“Daddy, daddy!” the 16-month-old Ava hollered out from her seat as her father was ceremoniously handed the North Carolina state flag, which will accompany the 30 or so troops from the 210th National Guard unit on their yearlong tour.
“It’ll be hard,” said his wife, Courtney Rossi, 26.
It’s the second time her husband has been sent away during wartime. The last time James Rossi was a bald-headed recruit heading to Iraq in 2004, right after the onset of fighting there. This time, James Rossi has a college degree and more responsibilities, like his wife and his 16-month-old daughter Ava.
“We’re just proud of him,” Courtney said. “The sooner it starts, the sooner they get back.”
The troops in the National Guard’s 210th Military Police Company hail from several communities in Western North Carolina, including Sylva, Franklin, Bryson City and Cherokee. They are being sent first for training in Texas then on to the Middle East. As military police, their specialty is security detail.
Although it may seem counterintuitive — deploying more soldiers into a country where the U.S. military presence is supposedly winding down — Capt. Rick Scoggins, a spokesperson for the guard, explained that’s in fact why they’re being sent there. Beside base security, military police play an important role in necessary customs inspections of thousands of troops as they are brought back home from Afghanistan.
In other words, they’ll be facilitating the withdrawal, Scoggins said.
“They’re really and truly helping to assist other units to redeploy back to the U.S.” Scoggins said. “To reduce the footprint in Afghanistan.”
The 210th troops will join the ranks of more than 800 other N.C. National Guard forces serving oversees — scattered across the globe in Kuwait, Afghanistan, the horn of Africa and Kosovo.
The 210th military police will serve out a year stint, although not all of that time will be spent in Afghanistan. Another North Carolina company, the 211th, will be called up in coming months as well, Scoggins said.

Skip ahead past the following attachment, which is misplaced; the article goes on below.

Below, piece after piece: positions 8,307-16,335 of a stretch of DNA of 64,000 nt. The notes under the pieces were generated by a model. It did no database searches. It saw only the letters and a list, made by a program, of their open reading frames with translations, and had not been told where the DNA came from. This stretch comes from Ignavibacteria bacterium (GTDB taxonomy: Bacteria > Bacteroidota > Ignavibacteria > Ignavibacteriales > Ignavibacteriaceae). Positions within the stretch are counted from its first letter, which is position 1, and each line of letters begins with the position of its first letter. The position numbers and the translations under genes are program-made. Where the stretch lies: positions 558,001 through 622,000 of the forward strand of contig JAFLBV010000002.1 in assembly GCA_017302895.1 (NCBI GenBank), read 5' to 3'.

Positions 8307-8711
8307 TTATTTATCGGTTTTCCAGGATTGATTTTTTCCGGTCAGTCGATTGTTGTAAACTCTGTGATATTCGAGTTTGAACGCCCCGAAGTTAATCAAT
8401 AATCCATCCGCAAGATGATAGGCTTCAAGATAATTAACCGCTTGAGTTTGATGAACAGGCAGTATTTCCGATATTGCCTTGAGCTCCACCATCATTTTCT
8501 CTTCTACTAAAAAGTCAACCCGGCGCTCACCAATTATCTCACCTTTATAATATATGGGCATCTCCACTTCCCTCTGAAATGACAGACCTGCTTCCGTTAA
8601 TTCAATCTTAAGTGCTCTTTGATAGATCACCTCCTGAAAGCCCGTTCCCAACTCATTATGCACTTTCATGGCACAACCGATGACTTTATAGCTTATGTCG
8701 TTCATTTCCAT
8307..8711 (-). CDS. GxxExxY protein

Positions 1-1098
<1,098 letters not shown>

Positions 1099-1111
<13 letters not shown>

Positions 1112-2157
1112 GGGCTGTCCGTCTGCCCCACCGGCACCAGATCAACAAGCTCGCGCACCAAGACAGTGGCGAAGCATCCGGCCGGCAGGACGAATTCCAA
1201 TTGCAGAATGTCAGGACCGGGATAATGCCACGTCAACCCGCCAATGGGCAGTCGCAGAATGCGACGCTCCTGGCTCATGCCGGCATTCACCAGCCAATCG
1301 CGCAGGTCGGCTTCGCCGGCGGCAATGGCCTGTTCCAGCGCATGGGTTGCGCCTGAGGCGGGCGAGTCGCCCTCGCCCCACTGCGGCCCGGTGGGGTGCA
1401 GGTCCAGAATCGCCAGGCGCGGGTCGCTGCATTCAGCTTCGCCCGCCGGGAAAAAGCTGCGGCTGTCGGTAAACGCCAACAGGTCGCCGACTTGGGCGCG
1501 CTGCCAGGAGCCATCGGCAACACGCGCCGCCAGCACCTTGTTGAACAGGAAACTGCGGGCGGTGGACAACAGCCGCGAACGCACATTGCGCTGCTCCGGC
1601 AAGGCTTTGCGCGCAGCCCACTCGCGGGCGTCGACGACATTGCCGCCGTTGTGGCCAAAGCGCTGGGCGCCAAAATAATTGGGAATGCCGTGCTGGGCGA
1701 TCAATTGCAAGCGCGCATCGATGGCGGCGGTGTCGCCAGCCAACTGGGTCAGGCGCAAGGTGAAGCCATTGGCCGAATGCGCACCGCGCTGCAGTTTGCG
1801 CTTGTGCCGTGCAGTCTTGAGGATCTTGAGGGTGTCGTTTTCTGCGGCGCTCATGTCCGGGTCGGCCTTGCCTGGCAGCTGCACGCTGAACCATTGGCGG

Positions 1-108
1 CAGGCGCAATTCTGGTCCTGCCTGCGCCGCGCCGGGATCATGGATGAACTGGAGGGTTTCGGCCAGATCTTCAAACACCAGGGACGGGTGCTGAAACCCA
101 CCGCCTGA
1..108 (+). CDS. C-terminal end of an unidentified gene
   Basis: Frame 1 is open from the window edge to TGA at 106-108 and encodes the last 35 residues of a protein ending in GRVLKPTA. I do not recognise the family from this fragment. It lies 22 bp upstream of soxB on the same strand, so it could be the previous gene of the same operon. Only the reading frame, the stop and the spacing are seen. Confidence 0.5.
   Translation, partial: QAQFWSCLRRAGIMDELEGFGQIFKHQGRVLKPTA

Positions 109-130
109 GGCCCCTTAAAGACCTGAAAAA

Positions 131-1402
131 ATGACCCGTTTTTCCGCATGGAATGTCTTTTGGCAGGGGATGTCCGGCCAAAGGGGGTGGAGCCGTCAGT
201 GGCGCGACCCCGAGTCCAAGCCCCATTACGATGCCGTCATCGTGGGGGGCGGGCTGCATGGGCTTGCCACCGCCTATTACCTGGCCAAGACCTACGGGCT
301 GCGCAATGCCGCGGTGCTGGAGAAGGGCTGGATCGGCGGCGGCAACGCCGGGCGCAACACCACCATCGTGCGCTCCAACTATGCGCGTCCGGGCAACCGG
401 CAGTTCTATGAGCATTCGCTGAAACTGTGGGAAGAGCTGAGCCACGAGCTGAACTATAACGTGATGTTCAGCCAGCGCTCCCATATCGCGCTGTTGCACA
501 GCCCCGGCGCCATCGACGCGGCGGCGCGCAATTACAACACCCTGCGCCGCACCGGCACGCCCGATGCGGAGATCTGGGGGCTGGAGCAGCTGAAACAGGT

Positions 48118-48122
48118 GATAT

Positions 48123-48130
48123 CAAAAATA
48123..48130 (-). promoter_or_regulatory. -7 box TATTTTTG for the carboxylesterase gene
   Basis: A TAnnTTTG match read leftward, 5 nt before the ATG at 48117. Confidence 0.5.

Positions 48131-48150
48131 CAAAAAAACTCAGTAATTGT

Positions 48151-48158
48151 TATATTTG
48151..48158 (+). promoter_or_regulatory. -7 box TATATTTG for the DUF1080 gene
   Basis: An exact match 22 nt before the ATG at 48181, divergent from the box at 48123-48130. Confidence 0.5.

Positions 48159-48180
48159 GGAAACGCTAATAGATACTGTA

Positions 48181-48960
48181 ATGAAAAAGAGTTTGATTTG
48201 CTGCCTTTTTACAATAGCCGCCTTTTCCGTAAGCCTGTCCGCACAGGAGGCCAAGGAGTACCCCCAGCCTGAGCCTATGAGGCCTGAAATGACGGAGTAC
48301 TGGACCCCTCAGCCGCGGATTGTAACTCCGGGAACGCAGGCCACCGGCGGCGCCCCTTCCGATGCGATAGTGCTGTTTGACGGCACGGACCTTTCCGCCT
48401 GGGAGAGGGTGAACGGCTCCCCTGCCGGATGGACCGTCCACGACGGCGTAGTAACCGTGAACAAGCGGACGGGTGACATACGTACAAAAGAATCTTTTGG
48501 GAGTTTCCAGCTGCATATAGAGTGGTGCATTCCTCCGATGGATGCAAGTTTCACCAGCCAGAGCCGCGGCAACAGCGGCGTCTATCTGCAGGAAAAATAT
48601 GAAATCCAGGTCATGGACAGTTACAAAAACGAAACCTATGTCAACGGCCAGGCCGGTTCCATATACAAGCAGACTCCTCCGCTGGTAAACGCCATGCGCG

The reserve soldiers lined up and moving in step at the ceremony in Sylva didn’t resemble the latest graduating class from boot camp. They range in age from 19 to nearly 40 years old and represent seasoned veterans to greenhorns.
Many have steady jobs, families and a normal life — all of which will be put on hold for the time being while they are away.
One of the speakers at the ceremony, Army Lt. Col. Jerry Baird, urged the soldiers to take advantage of advances in technology to maintain contact with their families during their deployments. Skype, email and chat can make serving on a desolate base in a war-torn country across the world seem a little less distant.
“Today, 6,000 miles away is not the same as 6,000 miles away in World War II,” Baird said. “And just remember your family are the ones that are going to be waiting for you when you get home.”
At the age of 37, Samuel Long will be embarking on his third tour in the Middle East. Long, who lives in Sylva, served in Iraq in 2004 and Afghanistan in 2010. This upcoming tour will be the third time he has had to leave his family behind for the call of duty.
Except, this time around, Long said he also feels more confident about this upcoming deployment than he did about going to Iraq in 2004, when he was 27 years old. He is also more comfortable with the nature of this mission, than being sent to Iraq just as the war there was escalating nine years ago.
“With my training and my experience, I’m much more confident than I was as a 27-year old kid,” Long said.
It’s actually his eldest son of three children, heading into high school next school year, who is taking the prospect of his father being away the hardest, Long said. He will also be leaving behind a wife.
“It’s difficult leaving the family,” Long said. “The two youngest are handling it really well — the oldest knows more about what goes on.”
While Long knows, more or less, what to expect out of this deployment, 17 of the approximately 30 troops in the 210th going to Afghanistan are being called up for the first time in their military careers.
Long will be serving alongside troops in the company who are nearly 20 years his minor. But they’ll make it through, he said.
“Someone once said, you have to go to war to have war stories, so they’ll do just fine,” Long said.